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How the Pandemic Ignites the Low-Code Syndrome




The Covid-19 Pandemic has given rise to many innovations that have had far-reaching effects on our daily lives and businesses. The pandemic has made many companies bite the dust; at the same time, others have ridden on the wings of these innovations to keep their businesses going. For many, low-code development has been the winning formula.


The pandemic eliminated the need for people to meet or have physical contact, leaving a lot of offices under lock and key for months. Some that could even open were not allowed to occupy their total capacity. However, despite these impediments, organizations still need to achieve results, which leads to organizations seeking alternatives. Low-code development, in this case, helped such organizations automate business processes that would have typically been done by personnel for a more extended period.


Coined in 2014 by the industry analyst group Forrester, low-code development refers to the system that allows individuals with little or no coding skills to develop applications and software using tools that offer easy-to-use features.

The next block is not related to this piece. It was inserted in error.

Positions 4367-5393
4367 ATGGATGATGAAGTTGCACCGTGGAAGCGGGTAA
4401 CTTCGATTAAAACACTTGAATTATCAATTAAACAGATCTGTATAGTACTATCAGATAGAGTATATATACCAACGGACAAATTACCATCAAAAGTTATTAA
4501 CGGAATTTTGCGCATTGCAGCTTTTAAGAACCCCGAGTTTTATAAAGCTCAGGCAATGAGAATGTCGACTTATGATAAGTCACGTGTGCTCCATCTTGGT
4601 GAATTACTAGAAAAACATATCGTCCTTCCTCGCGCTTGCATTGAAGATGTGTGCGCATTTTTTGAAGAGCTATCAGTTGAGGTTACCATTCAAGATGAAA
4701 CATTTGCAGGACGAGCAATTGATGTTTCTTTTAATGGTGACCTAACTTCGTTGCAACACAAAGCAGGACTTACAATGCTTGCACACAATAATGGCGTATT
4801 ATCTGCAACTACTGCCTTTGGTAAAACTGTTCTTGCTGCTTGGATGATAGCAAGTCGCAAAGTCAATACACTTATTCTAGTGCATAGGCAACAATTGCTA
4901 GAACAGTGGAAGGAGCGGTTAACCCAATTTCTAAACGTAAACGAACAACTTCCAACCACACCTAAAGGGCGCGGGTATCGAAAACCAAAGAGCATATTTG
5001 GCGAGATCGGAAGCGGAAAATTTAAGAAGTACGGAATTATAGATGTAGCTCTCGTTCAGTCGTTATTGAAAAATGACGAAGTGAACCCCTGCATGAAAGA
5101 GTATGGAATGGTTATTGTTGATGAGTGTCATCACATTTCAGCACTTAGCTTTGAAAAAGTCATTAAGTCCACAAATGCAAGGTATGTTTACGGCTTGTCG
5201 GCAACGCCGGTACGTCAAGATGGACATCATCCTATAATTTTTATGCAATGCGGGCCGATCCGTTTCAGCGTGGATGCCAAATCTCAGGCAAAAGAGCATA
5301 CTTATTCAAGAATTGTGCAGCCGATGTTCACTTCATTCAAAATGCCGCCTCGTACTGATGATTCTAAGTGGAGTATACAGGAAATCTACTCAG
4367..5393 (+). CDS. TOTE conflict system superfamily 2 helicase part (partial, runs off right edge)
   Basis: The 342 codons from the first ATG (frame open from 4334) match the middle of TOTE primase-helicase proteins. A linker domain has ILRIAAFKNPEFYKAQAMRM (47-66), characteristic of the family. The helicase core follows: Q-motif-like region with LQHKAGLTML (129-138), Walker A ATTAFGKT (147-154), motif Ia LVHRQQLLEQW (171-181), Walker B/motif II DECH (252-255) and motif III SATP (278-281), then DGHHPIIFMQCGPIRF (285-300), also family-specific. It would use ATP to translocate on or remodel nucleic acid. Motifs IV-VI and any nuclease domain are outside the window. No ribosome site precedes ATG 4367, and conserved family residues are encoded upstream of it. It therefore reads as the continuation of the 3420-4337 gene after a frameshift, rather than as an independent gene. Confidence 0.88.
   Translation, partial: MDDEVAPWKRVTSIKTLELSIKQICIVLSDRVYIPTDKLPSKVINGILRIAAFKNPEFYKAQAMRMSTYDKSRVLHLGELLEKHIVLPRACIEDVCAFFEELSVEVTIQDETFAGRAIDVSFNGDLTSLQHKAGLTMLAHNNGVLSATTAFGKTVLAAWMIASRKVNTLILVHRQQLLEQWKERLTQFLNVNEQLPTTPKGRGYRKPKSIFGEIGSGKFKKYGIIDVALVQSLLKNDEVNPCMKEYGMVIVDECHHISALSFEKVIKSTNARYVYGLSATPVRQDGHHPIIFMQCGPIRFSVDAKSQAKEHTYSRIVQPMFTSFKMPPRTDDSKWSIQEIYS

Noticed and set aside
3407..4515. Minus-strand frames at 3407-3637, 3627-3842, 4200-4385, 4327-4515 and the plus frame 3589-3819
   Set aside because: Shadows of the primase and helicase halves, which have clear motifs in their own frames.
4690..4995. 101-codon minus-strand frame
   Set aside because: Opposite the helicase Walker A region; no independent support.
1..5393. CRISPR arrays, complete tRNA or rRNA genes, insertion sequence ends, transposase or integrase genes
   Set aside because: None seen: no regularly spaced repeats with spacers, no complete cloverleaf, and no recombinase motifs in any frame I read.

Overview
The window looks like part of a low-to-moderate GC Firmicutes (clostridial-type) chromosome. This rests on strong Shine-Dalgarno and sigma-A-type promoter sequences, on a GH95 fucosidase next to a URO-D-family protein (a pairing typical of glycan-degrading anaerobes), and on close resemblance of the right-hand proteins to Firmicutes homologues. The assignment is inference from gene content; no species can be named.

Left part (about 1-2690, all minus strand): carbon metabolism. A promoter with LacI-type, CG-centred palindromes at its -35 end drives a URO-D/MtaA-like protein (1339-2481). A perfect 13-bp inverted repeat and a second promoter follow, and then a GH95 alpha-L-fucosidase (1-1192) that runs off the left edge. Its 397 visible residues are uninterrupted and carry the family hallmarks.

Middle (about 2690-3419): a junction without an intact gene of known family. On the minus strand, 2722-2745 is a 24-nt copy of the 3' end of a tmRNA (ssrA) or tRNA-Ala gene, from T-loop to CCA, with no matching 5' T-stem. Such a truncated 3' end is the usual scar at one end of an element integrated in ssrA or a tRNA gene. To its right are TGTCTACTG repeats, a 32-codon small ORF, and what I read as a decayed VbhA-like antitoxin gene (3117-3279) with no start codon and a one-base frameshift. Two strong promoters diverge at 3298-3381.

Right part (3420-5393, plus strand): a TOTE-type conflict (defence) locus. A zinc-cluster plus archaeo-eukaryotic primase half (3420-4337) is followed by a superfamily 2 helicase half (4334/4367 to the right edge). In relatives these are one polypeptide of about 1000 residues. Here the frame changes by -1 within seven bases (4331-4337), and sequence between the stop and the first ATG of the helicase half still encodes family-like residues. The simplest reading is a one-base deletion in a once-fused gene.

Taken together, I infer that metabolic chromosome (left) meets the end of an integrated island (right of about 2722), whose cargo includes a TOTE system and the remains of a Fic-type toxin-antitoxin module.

Low-Code development helps to eliminate the waste of resources – time, money, and human resources – by empowering users to become citizen developers. This way, an organization does not need to onboard an excessive amount of IT professionals while still having a ridiculous backlog of IT solution requests.


However, until the pandemic in 2020, Low-code development had experienced a relatively slow rise in relevance and use. Statista forecasts that the Low-Code market will grow into a 13.8 billion US dollar market in 2021, a 23% increase from what it was before the pandemic. About 41% of non-IT employees today develop technology solutions for their organizations.




The fact that employees had to adopt digital technologies to work during the pandemic provided them with a lot more tech skills if they didn’t have them. This will also be fundamental to the growth of low-code development post-pandemic as many individuals will no longer wait for IT personnel to resolve an issue or grant a request. Organizations can therefore leverage this to promote collaboration and co-creation.

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